How To Flush It From A Divot

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It’s happened to all of us. You come up to your golf ball and find it resting in an old divot. Now, what do you do? You begin to replay previous scenarios in your head on how you can combat this problem. You replay the time hit the ball thin, blasting a low screamer, or you tried to hit down on the ball so much that the club kept digging deeper into the ground. Either way, you’re staring bogey (at best) in the face. Not anymore! Here’s a fool-proof guide (for the right-handed golfer) to get you hitting it flush from a divot every single time.

1. Set-up with the golf ball back in your stance – just inside your right foot.

– You’ll want to do this because choking down on the golf club moves the bottom of your swing arc back (more on this below).

2. Position your weight a bit more on your front foot – 75%/25%.

– This will further help promote a downward strike, along with the position of the golf ball.

3. Select a club with slightly more loft that you’d usually hit from this yardage.

– By hitting down on the golf ball you’ll be taking loft off the club, so we’ll want to combat this.

4. Choke down on the golf club.

– This will help with extra control.

5. Maintain your posture and spine angle throughout the swing.

– This stability will ensure proper contact.

6. Keep your feet flat.

– This will guard against hitting the ball thin.

As with any tip, you’ll want to practice this on the range to become familiar with the proper set-up and swing you’ll need during this scenario. Pretty soon you’ll recover from the bad luck you run into on the golf course.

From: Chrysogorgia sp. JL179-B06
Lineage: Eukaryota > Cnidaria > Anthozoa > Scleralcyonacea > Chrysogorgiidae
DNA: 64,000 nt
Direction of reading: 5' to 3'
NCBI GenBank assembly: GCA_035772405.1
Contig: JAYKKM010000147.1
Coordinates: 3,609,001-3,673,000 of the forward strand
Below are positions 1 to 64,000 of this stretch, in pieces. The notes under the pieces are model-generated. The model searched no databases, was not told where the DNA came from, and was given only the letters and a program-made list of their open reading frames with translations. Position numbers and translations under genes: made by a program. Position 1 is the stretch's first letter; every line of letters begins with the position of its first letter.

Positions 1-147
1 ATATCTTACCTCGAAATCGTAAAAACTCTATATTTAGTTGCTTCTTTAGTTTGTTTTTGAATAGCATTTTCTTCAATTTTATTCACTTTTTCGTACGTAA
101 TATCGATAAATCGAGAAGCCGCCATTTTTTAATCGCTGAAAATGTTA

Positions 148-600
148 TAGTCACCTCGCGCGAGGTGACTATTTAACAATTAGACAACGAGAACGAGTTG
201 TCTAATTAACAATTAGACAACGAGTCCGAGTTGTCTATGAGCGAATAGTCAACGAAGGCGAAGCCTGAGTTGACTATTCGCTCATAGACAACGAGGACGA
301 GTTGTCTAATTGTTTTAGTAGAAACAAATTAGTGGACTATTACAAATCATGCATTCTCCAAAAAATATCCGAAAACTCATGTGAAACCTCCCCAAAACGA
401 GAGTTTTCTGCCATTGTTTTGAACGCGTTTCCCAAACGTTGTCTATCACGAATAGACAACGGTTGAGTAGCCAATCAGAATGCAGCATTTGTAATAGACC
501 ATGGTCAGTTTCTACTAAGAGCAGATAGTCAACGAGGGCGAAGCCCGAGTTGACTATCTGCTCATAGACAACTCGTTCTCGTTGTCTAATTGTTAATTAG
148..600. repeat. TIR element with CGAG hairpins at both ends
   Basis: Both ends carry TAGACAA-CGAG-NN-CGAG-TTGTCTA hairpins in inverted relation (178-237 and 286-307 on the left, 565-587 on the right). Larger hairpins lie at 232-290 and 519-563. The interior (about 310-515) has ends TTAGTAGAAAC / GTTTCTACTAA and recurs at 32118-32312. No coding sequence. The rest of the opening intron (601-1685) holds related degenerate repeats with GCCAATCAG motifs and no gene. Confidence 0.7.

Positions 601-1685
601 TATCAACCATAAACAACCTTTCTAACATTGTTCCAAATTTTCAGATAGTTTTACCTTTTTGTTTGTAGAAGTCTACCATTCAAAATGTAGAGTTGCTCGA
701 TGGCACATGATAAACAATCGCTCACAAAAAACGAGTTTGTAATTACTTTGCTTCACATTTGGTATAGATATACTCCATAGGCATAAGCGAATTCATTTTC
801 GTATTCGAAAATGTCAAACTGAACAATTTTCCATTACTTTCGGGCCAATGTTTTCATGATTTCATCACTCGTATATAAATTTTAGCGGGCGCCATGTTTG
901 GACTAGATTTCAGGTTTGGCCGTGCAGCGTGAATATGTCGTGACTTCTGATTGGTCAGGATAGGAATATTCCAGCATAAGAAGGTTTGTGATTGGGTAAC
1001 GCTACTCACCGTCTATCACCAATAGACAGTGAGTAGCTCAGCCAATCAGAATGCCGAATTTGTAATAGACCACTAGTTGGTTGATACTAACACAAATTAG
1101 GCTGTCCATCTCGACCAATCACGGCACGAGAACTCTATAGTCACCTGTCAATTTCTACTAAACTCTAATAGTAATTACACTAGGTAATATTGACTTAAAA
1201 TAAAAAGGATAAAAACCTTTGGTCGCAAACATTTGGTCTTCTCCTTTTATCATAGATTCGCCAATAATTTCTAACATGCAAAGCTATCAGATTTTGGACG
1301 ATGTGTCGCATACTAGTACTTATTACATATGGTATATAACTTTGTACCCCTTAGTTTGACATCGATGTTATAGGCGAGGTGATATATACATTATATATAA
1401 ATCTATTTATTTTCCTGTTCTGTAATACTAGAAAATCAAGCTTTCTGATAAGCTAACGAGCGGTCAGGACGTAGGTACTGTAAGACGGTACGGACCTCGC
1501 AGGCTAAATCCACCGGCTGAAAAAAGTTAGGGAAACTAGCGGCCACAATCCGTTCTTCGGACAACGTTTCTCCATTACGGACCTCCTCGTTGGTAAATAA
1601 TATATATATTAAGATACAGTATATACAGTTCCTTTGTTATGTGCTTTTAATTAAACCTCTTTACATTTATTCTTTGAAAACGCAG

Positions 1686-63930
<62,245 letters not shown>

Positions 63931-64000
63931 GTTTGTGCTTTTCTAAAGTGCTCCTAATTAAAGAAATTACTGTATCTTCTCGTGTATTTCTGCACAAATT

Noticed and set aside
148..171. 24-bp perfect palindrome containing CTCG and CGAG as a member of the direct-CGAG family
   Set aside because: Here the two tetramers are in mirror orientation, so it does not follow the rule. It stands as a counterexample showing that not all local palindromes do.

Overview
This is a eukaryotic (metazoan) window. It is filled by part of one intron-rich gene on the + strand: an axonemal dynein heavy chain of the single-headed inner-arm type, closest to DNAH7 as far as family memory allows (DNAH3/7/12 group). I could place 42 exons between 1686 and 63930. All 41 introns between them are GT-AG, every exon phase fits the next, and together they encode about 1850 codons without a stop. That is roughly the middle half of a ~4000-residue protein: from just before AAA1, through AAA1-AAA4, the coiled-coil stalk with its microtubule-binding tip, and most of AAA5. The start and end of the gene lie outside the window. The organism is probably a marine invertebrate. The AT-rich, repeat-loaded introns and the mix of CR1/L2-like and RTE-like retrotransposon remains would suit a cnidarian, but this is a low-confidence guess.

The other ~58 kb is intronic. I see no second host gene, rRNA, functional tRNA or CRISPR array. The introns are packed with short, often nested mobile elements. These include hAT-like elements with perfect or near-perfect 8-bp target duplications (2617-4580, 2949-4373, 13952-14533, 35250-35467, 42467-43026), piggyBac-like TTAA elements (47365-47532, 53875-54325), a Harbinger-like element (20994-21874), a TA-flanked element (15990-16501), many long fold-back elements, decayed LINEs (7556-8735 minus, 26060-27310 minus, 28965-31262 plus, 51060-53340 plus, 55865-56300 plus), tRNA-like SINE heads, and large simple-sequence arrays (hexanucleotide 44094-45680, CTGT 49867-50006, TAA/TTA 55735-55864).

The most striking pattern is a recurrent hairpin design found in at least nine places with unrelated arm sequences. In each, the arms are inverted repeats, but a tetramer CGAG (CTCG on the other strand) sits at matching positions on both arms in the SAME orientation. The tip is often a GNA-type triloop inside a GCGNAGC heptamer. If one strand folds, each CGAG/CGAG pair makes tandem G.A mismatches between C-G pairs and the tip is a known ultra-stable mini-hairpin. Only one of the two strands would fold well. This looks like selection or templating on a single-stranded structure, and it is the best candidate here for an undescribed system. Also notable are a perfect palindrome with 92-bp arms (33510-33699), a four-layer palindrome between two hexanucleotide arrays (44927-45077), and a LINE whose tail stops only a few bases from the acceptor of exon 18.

BONUS

This tip isn’t just for hitting out of a divot, it’s is also good to put into practice if you have trouble making “ball-first” contact (which is what you should be striving to do with every iron shot).

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Alan Unruh, PGA

Alan Unruh is a Class “A” member of the PGA of America, and holds PGA Certifications in General Management, Golf Operations and Player Development. With these certifications, he is among the 1% of PGA members that hold multiple PGA Certifications. He has a profound passion for the game of golf along with extensive experience and knowledge regarding planning and strategy for golf operations, rules of golf, tournament operations and golf swing fundamentals. Alan has also played a crucial role helping manage multiple high profile tournaments throughout his career including the USGA Women’s U.S. Open, PGA and LPGA Tour events, and multiple NCAA and AJGA events.

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